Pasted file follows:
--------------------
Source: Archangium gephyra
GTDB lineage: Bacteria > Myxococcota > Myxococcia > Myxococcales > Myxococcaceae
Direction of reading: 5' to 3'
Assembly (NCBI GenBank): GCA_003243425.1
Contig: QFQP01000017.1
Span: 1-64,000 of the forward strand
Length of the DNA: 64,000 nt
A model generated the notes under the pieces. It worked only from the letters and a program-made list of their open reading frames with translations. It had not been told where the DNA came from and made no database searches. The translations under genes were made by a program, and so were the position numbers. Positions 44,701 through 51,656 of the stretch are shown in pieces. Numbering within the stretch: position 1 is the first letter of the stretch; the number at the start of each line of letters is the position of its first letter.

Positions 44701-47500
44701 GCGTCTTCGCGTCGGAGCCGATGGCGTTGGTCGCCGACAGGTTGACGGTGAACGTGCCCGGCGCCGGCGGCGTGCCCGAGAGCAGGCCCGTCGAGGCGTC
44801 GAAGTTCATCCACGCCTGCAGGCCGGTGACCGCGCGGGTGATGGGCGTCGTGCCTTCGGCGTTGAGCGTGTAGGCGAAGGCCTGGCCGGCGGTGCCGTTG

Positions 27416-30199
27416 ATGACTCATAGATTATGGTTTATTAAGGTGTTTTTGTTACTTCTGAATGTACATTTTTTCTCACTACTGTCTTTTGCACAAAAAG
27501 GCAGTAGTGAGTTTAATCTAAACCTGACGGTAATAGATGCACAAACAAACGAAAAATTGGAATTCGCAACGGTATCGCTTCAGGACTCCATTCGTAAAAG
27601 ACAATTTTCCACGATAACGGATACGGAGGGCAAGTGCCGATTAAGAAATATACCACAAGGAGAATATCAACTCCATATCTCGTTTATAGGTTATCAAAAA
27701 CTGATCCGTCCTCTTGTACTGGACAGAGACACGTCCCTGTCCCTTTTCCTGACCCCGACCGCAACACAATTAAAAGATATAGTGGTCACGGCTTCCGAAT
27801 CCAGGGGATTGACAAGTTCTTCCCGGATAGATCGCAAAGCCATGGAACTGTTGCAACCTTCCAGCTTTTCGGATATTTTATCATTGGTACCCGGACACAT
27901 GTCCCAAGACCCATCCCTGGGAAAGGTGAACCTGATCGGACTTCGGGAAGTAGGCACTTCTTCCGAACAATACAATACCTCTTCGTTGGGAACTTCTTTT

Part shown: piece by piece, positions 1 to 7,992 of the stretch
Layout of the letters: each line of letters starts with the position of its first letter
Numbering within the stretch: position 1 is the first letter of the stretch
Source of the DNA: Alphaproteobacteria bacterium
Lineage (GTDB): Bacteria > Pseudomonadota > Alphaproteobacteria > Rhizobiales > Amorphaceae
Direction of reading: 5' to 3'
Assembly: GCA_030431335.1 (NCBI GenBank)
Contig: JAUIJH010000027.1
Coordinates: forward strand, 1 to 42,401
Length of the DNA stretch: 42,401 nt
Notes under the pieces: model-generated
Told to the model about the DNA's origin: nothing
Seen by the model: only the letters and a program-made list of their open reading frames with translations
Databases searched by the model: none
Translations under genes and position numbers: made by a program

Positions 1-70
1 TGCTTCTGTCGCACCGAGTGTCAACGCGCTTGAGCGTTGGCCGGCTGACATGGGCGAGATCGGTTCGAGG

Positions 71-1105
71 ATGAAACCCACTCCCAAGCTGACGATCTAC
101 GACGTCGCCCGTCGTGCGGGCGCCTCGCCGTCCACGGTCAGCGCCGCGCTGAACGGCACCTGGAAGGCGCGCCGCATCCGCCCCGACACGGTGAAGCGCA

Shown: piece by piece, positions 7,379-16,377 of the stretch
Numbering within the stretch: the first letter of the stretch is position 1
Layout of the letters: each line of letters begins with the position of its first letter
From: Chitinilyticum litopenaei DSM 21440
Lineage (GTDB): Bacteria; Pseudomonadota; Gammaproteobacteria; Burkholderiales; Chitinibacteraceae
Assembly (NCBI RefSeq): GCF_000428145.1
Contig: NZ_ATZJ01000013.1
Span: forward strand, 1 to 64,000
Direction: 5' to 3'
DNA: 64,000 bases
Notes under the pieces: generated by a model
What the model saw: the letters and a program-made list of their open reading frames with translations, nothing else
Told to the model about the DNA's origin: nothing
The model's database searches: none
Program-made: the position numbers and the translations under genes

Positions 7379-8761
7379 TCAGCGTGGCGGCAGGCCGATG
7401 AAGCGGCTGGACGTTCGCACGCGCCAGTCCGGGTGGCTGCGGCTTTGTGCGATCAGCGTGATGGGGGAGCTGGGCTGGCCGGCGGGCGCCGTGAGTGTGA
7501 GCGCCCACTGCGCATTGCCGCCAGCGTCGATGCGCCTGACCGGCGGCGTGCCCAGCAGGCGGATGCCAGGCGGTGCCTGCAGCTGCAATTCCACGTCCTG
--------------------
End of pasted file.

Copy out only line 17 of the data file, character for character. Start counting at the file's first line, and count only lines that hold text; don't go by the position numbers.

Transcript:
27801 CCAGGGGATTGACAAGTTCTTCCCGGATAGATCGCAAAGCCATGGAACTGTTGCAACCTTCCAGCTTTTCGGATATTTTATCATTGGTACCCGGACACAT